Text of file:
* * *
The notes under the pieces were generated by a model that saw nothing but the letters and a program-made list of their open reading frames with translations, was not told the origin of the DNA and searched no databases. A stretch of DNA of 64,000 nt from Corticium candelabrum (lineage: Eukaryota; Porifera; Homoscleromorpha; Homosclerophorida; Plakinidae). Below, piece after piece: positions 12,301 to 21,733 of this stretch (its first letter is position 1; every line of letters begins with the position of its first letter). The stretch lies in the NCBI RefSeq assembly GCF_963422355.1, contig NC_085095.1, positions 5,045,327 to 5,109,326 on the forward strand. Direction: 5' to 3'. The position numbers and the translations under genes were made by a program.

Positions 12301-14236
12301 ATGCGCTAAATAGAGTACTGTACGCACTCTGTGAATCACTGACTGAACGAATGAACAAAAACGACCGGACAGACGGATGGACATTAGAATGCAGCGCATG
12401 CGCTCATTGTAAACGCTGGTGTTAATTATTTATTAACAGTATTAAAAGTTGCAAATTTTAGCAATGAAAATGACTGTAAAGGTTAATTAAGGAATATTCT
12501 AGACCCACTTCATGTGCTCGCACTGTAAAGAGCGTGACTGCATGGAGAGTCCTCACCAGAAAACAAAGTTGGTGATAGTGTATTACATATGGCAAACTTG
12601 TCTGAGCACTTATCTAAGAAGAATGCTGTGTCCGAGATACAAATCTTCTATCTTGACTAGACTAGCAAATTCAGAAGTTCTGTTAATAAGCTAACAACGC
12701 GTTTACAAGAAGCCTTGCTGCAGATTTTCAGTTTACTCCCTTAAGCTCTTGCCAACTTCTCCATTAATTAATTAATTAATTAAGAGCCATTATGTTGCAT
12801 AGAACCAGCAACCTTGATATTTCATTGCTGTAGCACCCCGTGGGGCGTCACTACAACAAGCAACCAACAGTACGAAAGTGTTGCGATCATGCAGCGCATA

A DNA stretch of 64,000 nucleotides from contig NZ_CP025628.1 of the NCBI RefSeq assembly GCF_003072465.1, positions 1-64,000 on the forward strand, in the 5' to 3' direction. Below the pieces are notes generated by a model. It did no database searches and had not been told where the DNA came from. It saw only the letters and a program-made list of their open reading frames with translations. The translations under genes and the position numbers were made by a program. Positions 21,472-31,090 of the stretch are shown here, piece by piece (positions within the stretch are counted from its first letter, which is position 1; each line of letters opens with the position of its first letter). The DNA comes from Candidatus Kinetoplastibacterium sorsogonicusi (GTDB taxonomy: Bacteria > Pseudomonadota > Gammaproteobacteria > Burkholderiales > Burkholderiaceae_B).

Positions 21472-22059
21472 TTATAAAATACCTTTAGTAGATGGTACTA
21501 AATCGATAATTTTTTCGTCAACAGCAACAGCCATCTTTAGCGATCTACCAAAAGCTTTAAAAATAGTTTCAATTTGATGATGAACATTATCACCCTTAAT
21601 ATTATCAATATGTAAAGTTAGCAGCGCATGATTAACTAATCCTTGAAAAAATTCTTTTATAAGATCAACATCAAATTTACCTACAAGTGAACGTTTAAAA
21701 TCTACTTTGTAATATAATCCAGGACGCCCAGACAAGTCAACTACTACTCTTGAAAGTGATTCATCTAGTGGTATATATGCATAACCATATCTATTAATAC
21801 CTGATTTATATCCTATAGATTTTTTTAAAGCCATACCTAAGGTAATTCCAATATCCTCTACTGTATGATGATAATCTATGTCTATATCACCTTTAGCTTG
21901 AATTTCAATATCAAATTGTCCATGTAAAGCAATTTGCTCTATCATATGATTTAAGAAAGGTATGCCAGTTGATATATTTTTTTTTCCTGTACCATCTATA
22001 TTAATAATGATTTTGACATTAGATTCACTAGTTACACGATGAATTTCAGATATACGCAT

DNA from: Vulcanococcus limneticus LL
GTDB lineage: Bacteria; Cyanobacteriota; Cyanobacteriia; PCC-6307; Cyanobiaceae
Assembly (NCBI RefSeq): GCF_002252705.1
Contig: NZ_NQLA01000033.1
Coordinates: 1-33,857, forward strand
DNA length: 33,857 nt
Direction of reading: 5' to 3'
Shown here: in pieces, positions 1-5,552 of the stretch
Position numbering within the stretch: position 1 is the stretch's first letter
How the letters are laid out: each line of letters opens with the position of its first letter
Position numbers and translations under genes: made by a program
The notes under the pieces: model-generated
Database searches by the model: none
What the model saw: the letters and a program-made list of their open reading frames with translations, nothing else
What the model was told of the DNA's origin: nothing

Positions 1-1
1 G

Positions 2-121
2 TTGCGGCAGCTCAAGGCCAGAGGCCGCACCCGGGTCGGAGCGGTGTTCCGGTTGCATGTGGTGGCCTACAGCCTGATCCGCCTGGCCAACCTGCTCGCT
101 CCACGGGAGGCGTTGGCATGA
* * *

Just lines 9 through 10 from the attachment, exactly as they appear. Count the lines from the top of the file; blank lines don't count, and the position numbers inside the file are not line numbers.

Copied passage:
A DNA stretch of 64,000 nucleotides from contig NZ_CP025628.1 of the NCBI RefSeq assembly GCF_003072465.1, positions 1-64,000 on the forward strand, in the 5' to 3' direction. Below the pieces are notes generated by a model. It did no database searches and had not been told where the DNA came from. It saw only the letters and a program-made list of their open reading frames with translations. The translations under genes and the position numbers were made by a program. Positions 21,472-31,090 of the stretch are shown here, piece by piece (positions within the stretch are counted from its first letter, which is position 1; each line of letters opens with the position of its first letter). The DNA comes from Candidatus Kinetoplastibacterium sorsogonicusi (GTDB taxonomy: Bacteria > Pseudomonadota > Gammaproteobacteria > Burkholderiales > Burkholderiaceae_B).

Positions 21472-22059